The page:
Rightly ordered relationships.

2 05 2016

Version 2

“I’ve been thinking it would be better to be dead than to be gay”

 I was the Ecumenical Chaplain at the University of Waikato from 2005 – 2010, and in one semester, about three semesters in, five students came to see me, each sharing with me words very similar to these: “It would be better to be dead than to be gay”.

 I would never agree that it is better to be dead than to be gay. But as it stands, if you are dead and gay you could come to church and have a Christian funeral, celebrating God’s love for you and your hope in the resurrection. If you are alive and gay, however, living and loving, the Anglican Church in this country cannot yet find a way to declare God’s blessing on your relationship.

 The Anglican Church in Aotearoa, New Zealand and Polynesia is talking about human sexuality again. More specifically the conversation is about a report commissioned by General Synod, the body responsible for decision making at the highest level of this church – they are meeting at the end of this week. The report explores how it is possible to live with a diversity of views about same sex relationships in our church, and more specifically how we could live with the possibility of some Bishops and priests in some places believing it is right to bless same sex relationships and so wanting a liturgy in which that could happen, and some Bishops and priests not believing that.

 The question of same sex marriage is off the table. Though it has been legal in New Zealand for same sex couples to get married since 2013, and for eight years before that to enter into a civil union, General Synod in 2014 affirmed a ‘traditional’ understanding of marriage as being between one man and one woman. My belief is in “all the sacraments for all the baptised” (or all the sacramental actions for all the baptised), but this is not a possibility being considered.

 This is about couples who have a civil marriage being able to come to church for a blessing of their relationship, and for that relationship to then be considered ‘rightly ordered’ in all the places in the church’s life where that category matters.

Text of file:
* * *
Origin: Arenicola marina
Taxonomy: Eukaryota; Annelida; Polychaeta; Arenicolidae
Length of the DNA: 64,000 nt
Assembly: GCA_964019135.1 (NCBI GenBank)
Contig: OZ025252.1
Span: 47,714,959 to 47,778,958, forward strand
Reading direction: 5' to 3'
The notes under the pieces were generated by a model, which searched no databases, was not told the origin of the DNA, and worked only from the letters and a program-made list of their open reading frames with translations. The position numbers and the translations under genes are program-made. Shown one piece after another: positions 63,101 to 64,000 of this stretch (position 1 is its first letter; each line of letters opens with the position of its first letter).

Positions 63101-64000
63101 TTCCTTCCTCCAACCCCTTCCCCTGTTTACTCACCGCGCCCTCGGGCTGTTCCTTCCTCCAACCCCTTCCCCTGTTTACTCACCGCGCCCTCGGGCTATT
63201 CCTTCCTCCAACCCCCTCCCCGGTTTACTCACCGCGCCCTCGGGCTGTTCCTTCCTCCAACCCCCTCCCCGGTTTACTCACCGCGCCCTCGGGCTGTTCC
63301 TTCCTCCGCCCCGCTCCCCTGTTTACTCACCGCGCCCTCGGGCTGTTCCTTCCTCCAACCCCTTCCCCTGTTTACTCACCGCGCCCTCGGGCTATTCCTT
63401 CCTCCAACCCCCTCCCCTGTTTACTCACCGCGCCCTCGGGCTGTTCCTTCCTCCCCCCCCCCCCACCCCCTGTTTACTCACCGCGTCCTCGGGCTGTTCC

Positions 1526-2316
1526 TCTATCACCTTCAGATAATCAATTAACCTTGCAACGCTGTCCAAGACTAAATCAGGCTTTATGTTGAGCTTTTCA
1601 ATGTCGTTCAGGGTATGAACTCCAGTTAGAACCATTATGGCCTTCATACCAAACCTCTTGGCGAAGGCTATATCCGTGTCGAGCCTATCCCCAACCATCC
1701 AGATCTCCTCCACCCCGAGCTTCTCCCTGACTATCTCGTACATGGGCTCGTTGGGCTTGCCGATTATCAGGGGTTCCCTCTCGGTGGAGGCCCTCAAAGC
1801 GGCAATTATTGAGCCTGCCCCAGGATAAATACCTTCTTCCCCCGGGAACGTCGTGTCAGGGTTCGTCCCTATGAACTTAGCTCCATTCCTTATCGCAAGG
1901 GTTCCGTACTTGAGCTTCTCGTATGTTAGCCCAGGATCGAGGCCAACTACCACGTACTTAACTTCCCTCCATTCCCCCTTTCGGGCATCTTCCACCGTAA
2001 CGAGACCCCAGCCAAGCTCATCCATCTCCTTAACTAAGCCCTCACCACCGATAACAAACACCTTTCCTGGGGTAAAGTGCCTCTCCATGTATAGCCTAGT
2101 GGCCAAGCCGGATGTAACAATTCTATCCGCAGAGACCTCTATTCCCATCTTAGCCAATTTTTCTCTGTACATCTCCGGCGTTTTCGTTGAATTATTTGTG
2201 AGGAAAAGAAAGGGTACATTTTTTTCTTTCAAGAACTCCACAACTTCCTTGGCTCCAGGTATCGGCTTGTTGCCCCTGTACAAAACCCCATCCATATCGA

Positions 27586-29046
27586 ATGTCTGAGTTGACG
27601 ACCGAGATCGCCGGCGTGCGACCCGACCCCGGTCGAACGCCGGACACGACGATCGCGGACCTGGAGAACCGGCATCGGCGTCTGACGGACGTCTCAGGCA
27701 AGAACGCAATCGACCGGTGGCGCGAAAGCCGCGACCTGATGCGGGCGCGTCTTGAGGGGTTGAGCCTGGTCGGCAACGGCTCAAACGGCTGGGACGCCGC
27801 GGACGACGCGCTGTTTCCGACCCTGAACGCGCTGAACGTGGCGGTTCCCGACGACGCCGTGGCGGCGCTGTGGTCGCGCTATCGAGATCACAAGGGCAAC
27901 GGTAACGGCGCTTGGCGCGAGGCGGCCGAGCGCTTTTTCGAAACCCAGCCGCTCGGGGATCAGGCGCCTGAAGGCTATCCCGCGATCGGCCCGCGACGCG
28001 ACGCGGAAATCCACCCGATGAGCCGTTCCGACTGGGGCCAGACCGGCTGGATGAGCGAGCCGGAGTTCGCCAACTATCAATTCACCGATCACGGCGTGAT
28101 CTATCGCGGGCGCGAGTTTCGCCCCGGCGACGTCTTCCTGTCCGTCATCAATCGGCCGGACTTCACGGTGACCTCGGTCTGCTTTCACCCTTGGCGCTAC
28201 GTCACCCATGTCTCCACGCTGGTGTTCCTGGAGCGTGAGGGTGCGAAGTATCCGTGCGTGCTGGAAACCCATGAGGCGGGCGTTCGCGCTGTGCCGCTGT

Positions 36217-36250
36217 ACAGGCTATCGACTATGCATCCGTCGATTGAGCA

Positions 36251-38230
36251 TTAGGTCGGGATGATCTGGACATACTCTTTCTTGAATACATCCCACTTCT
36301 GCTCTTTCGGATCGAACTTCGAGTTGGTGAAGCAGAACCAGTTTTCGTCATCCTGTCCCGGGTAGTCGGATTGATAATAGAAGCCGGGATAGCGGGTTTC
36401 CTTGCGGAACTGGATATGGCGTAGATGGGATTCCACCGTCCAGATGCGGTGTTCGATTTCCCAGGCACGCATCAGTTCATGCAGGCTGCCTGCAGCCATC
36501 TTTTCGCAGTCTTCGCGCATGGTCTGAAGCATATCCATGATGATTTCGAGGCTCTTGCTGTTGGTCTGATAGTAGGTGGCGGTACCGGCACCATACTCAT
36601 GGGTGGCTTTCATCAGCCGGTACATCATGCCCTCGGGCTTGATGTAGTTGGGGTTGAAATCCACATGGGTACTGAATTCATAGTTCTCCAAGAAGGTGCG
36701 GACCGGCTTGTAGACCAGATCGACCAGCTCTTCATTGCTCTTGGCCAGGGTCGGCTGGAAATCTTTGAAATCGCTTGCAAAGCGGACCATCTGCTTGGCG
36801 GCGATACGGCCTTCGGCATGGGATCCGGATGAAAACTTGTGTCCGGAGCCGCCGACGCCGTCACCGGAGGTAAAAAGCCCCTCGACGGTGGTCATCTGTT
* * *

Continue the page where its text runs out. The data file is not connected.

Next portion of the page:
I am hopeful that the report will be received, the legislation passed and in the drawn out process of the church, hope very much for the changes to take effect in 2018.

 Some people do not believe that is a good, faithful, or biblical thing to have happen. Freedom to refuse these rites, either as a Diocese or as an individual priest or bishop, is provided for in the proposed ‘way forward’.

There are concerns about the impact it will have on evangelism, and on Christians, in more conservative parts of the world. Of course I wish for safety for my Christian brothers and sisters, but I also wish for safety for my gay, lesbian, bisexual and transgendered brothers and sisters: safety, and a warm welcome in communities of worship.

 And I am concerned about the impact on our ability to share the good news of God’s grace here and now in the culture we live in. In a national poll prior to the legislation being passed, 76% of under-35s in New Zealand were supportive of marriage equality. The church continues to have these conversations, conversations that are often characterised by debates about who is being most faithful (of the people in the room) and little grace seems to be offered to the actual humans we are having conversations about. I think those conversations place further barriers to all kinds of people perceiving God’s radical, life-changing love and hospitality as it was made known to us in Jesus.

 I don’t often talk publicly about my beliefs about this – in part because working ecumenically has meant having to facilitate collaborative relationships across enormous diversity. But that is also a luxury that 20 years of heterosexual marriage provides me – a marriage that is deemed by the church to be ‘rightly ordered’ because of biological sex and the privilege of Christian marriage. It seems to me that in all relationships it is the faithfulness, mutuality, joy, grit, generativity, grace, forgiveness and love of the relationship that really makes it ‘rightly ordered’. I hope that the church’s conversation this week will be another step to recognising those qualities in all marriages, and declaring God’s delight in and blessing on those marriages.  


For All the Saints

2 11 2013

We’re in a remembering season in the church.  Yesterday was All Saints Day, and today All Souls, when we remember those who have gone before us, that we belong to a community that is larger than just those who are now living.  Tomorrow at church we will have an opportunity to say the names of those that we love and see no longer – to remember and give thanks for them.